Separation of powers and gun control laws

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Separation of Powers

Separation of power, checks and balances, and federalism are some of the most fundamental components of the successful governmental framework that has made the United States the most powerful and productive country in the world. Although the doctrines are not 100 percent perfect or efficient, their features were not merely seen by the Founders of the country, but intended. A government that would work perfectly and efficiently would make it easy and swift for changes to be made to the law by the relevant branches. Nevertheless, these concepts determine which actors have the authority and responsibility to act on certain circumstances by providing for division of labor and rules of the processes. This part of the paper offers a description of these three doctrines and applies them to the formation and implementation of the Affordable Care Act.

The doctrine of separation of powers aims at limiting the power of the national government by dividing its functions across three branches, the legislature, judiciary, and executive. The framers appeared to understand the oppressive nature of governments even in the presence of guaranteed rights. Therefore, they created a system that would block overreach, that is, where the government safeguards liberty by avoiding the entrapments of tyranny (Beckett, 2002). Constitutional authority was thus distributed among the newly created branches of the government and between the federal and state governments. This is the doctrine of checks and balances that seeks to control power and ambitions. The legislature is balanced by the executive veto. The Judiciary checks both Legislature and Executive by nullifying the acts of either branch. The Congress’s power of advising and consenting checks the Executive in terms of the power of appointment. Federalism refers to the distribution of power between the national government and the states. It reserves to the states the powers not granted to the federal government. The powers and limitations of both actors have been renegotiated in numerous instances throughout the American history from the traditional dual federalism to cooperative federalism and finally to what is now called regulated federalism.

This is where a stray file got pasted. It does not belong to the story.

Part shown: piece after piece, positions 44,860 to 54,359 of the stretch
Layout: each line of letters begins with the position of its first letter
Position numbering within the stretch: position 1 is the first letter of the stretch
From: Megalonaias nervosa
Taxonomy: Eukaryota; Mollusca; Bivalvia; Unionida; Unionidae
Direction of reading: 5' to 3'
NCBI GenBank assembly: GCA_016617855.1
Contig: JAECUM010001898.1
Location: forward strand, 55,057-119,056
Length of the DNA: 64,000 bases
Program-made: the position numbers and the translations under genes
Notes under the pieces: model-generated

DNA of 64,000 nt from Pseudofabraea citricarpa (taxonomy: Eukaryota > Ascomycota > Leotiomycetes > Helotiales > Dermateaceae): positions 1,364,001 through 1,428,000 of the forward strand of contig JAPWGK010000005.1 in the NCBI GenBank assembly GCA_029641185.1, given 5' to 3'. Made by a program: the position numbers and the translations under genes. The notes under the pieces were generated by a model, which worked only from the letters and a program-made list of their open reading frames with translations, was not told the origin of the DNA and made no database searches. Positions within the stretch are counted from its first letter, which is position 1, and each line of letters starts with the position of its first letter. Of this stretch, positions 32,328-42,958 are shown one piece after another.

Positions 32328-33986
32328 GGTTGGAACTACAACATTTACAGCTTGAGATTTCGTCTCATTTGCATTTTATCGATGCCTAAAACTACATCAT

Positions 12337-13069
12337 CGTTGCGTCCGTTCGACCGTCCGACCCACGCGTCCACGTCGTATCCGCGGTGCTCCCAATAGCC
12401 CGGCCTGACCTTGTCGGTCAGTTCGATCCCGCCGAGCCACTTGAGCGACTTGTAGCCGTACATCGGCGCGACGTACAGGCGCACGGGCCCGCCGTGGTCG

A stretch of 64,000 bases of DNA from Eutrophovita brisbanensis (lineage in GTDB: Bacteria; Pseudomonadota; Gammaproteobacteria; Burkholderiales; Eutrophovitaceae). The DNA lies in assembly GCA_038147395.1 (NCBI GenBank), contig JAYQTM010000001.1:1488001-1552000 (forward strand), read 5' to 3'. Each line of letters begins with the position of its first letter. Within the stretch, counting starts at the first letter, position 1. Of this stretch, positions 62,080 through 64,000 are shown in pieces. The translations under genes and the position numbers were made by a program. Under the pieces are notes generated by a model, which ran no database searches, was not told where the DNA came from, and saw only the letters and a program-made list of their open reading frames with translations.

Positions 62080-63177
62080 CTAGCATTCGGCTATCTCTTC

The Affordable Care Act (ACA) sought to enhance accessibility of coverage for Americans by implementing market reforms, establishing new health insurance marketplace, and expanding the Medicaid eligibility to include individuals of lower socio-economic statuses. The Congress played a significant role in the act’s development and implementation. The passage of any bill requires the approval of both the House of Representatives and Senate. The bill was approved on March 12, 2010 in a 219-212 vote. Congress has also been responsible for subsequent amendments and revisions to the law. President Obama signed the bill into law on March 23, 2010. The Supreme Court’s primary role has been adjudicating over the numerous lawsuits seeking to challenge certain provisions of the act. For example, in National Federation of Independent Business (NFIB) v Sebelius, the Supreme Court made a significant ruling of upholding the constitutionality of the individual mandate. It also gave states the option of Medicaid expansion. Further, in King v Burwell, the majority saved the act from evisceration. The states have showed varied approaches in implementing the ACA. The primary role of the states is to develop new legislative or regulatory actions that addresses market reforms in the ACA, such as coverage of young adults, banning preexisting condition exclusions, and other critical consumer protections. Health Insurance providers including Aetna Inc, Anthem Inc., Cigna, and Human, have also been instrumental actors in the implementation of the ACA. The companies have had to offer wider ranges of services in order to fulfill one of the goals of ACA has been increased coverage.

Gun Control